AN Edinburgh University scientist who developed the first vaccine against viral hepatitis B has died.
Professor Sir Ken Murray’s cure would go on to save countless lives worldwide, preventing deaths that had previously occurred among the 300 million people infected with the virus.
Born in Yorkshire, Sir Ken left school at the age of 16 to become a laboratory technician at Boots in Nottingham.
He would continue his education with part-time study, obtaining a first class honours degree in chemistry and a PhD in microbiology from the University of Birmingham.
While there, he met his wife, Noreen, who was to become a close scientific collaborator. The couple married in 1958 and shared many interests, including hillwalking and camping as well as their collective work.
Sir Ken joined Edinburgh University in 1967 and became a key figure at the only department of molecular biology in the country at the time. He later became professor of molecular biology in 1984.
Scientific research led to new treatments for diseases and genetic disorders, with Sir Ken co-founding the first European-based biotechnology company, Biogen.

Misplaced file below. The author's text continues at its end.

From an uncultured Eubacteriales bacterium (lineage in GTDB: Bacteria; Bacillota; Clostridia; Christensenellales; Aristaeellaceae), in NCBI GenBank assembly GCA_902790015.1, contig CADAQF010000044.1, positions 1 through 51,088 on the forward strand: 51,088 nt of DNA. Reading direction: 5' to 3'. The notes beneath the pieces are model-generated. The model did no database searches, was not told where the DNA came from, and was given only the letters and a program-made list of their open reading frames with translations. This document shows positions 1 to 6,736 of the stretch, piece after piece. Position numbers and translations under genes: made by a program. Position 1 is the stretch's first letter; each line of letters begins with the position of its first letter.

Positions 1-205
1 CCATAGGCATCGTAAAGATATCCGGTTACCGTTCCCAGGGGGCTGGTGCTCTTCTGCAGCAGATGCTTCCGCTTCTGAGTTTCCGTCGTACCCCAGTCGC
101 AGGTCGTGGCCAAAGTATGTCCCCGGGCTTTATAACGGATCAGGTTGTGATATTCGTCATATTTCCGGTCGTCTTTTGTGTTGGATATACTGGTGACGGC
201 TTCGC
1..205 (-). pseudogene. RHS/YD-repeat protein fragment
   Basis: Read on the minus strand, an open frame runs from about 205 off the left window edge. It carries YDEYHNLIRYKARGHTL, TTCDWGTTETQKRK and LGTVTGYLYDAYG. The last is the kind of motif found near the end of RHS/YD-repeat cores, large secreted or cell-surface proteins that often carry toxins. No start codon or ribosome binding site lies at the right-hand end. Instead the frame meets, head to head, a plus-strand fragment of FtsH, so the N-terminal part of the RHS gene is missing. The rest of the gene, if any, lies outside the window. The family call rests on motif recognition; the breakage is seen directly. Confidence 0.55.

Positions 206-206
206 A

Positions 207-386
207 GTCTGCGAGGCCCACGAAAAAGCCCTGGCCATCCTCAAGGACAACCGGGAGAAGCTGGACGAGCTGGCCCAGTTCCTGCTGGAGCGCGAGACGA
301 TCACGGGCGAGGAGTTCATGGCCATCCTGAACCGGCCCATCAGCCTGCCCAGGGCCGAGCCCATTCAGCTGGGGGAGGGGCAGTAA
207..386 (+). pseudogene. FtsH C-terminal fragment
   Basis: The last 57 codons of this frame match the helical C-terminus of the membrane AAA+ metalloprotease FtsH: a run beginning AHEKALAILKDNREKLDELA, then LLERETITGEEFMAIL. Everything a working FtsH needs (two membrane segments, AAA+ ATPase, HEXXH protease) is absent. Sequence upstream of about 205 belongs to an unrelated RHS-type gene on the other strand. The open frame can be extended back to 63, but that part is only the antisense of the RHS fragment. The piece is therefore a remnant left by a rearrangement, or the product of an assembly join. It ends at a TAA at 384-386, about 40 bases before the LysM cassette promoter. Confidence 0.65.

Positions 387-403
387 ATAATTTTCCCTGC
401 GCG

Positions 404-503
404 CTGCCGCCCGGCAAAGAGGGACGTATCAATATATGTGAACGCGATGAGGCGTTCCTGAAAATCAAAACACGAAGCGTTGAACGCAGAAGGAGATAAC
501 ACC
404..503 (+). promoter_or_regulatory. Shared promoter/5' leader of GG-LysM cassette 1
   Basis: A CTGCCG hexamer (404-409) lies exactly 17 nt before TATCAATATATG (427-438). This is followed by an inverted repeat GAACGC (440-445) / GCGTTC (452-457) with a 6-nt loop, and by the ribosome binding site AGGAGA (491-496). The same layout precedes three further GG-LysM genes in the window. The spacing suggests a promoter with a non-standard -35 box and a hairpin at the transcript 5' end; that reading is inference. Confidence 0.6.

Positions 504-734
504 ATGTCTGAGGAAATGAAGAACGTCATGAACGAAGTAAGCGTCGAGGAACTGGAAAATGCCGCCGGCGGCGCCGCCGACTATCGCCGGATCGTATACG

Most of the scientist’s commercial income was used to set up the Darwin Trust in 1983. The trust promoted research and education in natural science, supporting young scientists and helping fund cutting-edge research and improved facilities at the university.
Sir Ken’s generosity also supported activities that would inspire the next generation of potential scientists.
His retirement in 1998 did not stop him from coming to the laboratory every day, contributing to the development of DNA gene cloning.
A knighthood came in 1993, seven years before Sir Ken was presented with a Royal Medal by the Royal Society of Edinburgh.
Such was the couple’s contribution to Edinburgh University that a Noreen and Kenneth Murray Library has been built at the King’s Buildings.
Noreen died in 2011, while Sir Ken suffered from ill health in recent years. He died on April 7 in Edinburgh at the age of 82.
The couple had no children, but left behind a large community of admiring colleagues and friends whose lives they touched.